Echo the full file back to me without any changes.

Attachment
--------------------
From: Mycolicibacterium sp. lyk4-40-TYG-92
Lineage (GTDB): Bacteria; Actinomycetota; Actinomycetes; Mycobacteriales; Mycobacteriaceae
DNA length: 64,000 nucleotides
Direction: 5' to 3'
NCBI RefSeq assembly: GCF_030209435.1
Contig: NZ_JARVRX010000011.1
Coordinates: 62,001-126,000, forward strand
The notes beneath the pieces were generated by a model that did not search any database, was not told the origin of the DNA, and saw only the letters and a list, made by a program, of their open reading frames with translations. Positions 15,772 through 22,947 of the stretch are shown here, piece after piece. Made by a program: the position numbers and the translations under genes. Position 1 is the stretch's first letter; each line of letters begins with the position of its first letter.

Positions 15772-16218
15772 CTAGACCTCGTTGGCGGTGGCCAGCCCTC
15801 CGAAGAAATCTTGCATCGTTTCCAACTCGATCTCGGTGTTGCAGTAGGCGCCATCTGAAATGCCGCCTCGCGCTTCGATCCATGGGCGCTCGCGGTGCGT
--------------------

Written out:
From: Mycolicibacterium sp. lyk4-40-TYG-92
Lineage (GTDB): Bacteria; Actinomycetota; Actinomycetes; Mycobacteriales; Mycobacteriaceae
DNA length: 64,000 nucleotides
Direction: 5' to 3'
NCBI RefSeq assembly: GCF_030209435.1
Contig: NZ_JARVRX010000011.1
Coordinates: 62,001-126,000, forward strand
The notes beneath the pieces were generated by a model that did not search any database, was not told the origin of the DNA, and saw only the letters and a list, made by a program, of their open reading frames with translations. Positions 15,772 through 22,947 of the stretch are shown here, piece after piece. Made by a program: the position numbers and the translations under genes. Position 1 is the stretch's first letter; each line of letters begins with the position of its first letter.

Positions 15772-16218
15772 CTAGACCTCGTTGGCGGTGGCCAGCCCTC
15801 CGAAGAAATCTTGCATCGTTTCCAACTCGATCTCGGTGTTGCAGTAGGCGCCATCTGAAATGCCGCCTCGCGCTTCGATCCATGGGCGCTCGCGGTGCGT